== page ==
About Dan


Dan Weir has been working in youth development & summer camp for over 20 years. He is a host on the CampHacker Podcast, volunteers at with American Camp Association NY-NJ & the New York State Camp Directors Association, and works at the YMCA of Long Island. He tweets at @danlovescamp.



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Why camp directors are frustrated with social media

The most reoccuring conversation I have with camp directors in regards to technology are their frustrations with it constantly evolving.  Directors feel once they get a grip on a website (Friendster, MySpace, Facebook, and now Twitter), their campers and staff are onto the next craze. 

I feel like I'm crushing their dreams of being on top of every aspect of the web when I explain how this will always be an issue for them.  The camp directors that view this as a frustration need to accept that this is one of the principles behind the success of web 2.0- youth always want to be on/in/part of the next cool thing. 

Blogs have been around for years with websites livejournal.com in the 90s. Social networks like Friendster and Myspace were popular for years before camps started using them.  Now a MySpace profile is a staple for any band trying to succeed. Facebook should have hit its tipping point by now, but they allowing 3rd parties to create applications.  With new games like FarmVille and countless surveys, Facebook has allowed for the site to be constantly reinvented. Camps are starting to realize the power behind twitter, but most haven't figured out to use it.  Google Wave is the newest site to make some tech challenged directors scream "no more!" while they take comfort that most users can't figure out how to use it.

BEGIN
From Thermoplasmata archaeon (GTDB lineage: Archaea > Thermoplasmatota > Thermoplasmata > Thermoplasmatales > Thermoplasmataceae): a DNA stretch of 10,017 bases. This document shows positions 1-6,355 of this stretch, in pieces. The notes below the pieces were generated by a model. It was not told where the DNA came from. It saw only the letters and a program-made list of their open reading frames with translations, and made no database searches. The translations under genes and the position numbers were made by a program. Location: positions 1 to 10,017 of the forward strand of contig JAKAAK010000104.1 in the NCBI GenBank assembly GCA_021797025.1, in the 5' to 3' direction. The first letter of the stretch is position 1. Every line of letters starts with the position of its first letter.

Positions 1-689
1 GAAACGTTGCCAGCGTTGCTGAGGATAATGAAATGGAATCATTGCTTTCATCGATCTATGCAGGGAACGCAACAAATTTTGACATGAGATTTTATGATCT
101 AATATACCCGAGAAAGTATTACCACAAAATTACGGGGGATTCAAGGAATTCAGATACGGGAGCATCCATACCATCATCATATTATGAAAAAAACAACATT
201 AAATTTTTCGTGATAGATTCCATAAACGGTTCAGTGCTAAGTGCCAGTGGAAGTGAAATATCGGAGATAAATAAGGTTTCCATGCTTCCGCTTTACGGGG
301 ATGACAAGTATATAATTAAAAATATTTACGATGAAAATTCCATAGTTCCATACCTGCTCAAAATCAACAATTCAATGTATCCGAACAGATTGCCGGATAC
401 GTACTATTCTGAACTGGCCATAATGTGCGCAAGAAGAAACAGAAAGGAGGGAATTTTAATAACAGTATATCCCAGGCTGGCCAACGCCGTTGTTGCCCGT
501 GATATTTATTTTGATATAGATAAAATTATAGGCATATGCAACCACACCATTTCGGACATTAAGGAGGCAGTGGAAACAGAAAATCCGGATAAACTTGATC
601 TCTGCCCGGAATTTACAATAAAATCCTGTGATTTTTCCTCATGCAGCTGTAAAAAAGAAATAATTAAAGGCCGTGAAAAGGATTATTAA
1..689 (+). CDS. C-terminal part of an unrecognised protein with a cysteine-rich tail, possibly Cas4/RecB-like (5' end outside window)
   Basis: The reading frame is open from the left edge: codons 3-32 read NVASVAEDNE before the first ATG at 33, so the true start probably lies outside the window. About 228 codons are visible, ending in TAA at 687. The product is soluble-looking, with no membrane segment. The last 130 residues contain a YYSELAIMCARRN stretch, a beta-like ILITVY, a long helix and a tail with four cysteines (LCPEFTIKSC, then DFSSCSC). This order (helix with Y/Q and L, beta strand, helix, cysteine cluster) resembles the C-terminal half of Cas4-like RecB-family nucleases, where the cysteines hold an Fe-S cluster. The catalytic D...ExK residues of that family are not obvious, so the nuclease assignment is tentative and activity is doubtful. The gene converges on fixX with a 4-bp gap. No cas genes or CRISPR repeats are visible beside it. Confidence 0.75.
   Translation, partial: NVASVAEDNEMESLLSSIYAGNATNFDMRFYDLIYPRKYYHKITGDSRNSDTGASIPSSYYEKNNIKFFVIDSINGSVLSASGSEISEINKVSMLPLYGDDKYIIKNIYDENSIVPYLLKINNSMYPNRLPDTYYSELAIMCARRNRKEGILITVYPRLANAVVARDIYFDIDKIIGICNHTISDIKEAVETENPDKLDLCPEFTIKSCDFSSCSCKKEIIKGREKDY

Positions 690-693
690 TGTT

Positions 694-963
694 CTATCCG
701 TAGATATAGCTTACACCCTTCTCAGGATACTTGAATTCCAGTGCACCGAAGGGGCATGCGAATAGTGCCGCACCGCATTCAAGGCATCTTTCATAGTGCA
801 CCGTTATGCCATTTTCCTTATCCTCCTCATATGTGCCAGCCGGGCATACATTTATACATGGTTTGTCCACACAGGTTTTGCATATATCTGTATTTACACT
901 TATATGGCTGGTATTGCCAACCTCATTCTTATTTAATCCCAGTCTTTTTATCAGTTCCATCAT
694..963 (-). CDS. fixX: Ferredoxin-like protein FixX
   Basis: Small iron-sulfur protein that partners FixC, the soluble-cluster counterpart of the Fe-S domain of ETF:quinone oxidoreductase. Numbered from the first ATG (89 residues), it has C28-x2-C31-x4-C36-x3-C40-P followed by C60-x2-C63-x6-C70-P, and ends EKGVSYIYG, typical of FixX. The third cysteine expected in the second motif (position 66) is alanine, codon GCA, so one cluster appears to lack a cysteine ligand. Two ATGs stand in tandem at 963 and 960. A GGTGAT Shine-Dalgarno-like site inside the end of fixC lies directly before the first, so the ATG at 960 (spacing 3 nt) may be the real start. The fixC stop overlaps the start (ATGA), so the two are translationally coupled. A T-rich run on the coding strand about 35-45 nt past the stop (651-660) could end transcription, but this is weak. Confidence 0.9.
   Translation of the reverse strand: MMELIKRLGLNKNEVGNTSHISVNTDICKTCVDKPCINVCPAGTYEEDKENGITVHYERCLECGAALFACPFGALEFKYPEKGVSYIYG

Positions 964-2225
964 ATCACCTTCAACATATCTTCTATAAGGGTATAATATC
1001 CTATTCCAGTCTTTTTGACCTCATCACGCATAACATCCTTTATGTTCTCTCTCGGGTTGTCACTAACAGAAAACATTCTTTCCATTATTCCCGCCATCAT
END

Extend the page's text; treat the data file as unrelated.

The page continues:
The important thing for camp directors to remember is that websites will come and go.  The bare minimum a director should do is visit the site to see what people are saying about their camp.   It is neglectful to not look their camp up because it's "too challenging" or "takes too much time."  Camp directors need to practice what they preach to their campers afraid to try a game or taste a new food, let your guard down and try something new. There are tons of resources available.  Books, articles, professionals that can be hired with glowing references.  The best resource though is their campers and staff-  the ones who wrote about their camp in the first place.

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